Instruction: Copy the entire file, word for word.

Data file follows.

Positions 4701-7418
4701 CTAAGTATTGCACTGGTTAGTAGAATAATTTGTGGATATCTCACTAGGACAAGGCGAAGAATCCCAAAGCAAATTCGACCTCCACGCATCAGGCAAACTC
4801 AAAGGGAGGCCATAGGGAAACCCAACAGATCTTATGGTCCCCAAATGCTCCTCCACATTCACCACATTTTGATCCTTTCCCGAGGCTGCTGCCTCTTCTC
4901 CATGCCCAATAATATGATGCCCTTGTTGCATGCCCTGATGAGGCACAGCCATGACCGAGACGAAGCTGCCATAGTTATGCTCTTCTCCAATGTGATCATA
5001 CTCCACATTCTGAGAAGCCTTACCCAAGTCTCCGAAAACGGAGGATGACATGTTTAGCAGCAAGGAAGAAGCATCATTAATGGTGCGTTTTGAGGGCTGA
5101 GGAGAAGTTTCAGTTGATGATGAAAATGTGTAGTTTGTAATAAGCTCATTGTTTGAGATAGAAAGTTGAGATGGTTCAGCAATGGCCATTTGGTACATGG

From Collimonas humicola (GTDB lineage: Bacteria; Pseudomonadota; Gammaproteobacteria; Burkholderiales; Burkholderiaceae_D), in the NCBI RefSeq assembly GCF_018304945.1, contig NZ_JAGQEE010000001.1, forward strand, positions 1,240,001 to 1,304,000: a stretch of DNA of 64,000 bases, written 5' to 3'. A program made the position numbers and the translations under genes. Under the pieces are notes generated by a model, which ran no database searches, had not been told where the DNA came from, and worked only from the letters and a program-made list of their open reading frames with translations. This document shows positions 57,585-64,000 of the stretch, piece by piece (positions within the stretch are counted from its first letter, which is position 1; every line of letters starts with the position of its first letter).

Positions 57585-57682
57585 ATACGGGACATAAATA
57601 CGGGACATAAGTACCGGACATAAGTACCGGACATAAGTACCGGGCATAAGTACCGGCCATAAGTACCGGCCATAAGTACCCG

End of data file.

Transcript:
Positions 4701-7418
4701 CTAAGTATTGCACTGGTTAGTAGAATAATTTGTGGATATCTCACTAGGACAAGGCGAAGAATCCCAAAGCAAATTCGACCTCCACGCATCAGGCAAACTC
4801 AAAGGGAGGCCATAGGGAAACCCAACAGATCTTATGGTCCCCAAATGCTCCTCCACATTCACCACATTTTGATCCTTTCCCGAGGCTGCTGCCTCTTCTC
4901 CATGCCCAATAATATGATGCCCTTGTTGCATGCCCTGATGAGGCACAGCCATGACCGAGACGAAGCTGCCATAGTTATGCTCTTCTCCAATGTGATCATA
5001 CTCCACATTCTGAGAAGCCTTACCCAAGTCTCCGAAAACGGAGGATGACATGTTTAGCAGCAAGGAAGAAGCATCATTAATGGTGCGTTTTGAGGGCTGA
5101 GGAGAAGTTTCAGTTGATGATGAAAATGTGTAGTTTGTAATAAGCTCATTGTTTGAGATAGAAAGTTGAGATGGTTCAGCAATGGCCATTTGGTACATGG

From Collimonas humicola (GTDB lineage: Bacteria; Pseudomonadota; Gammaproteobacteria; Burkholderiales; Burkholderiaceae_D), in the NCBI RefSeq assembly GCF_018304945.1, contig NZ_JAGQEE010000001.1, forward strand, positions 1,240,001 to 1,304,000: a stretch of DNA of 64,000 bases, written 5' to 3'. A program made the position numbers and the translations under genes. Under the pieces are notes generated by a model, which ran no database searches, had not been told where the DNA came from, and worked only from the letters and a program-made list of their open reading frames with translations. This document shows positions 57,585-64,000 of the stretch, piece by piece (positions within the stretch are counted from its first letter, which is position 1; every line of letters starts with the position of its first letter).

Positions 57585-57682
57585 ATACGGGACATAAATA
57601 CGGGACATAAGTACCGGACATAAGTACCGGACATAAGTACCGGGCATAAGTACCGGCCATAAGTACCGGCCATAAGTACCCG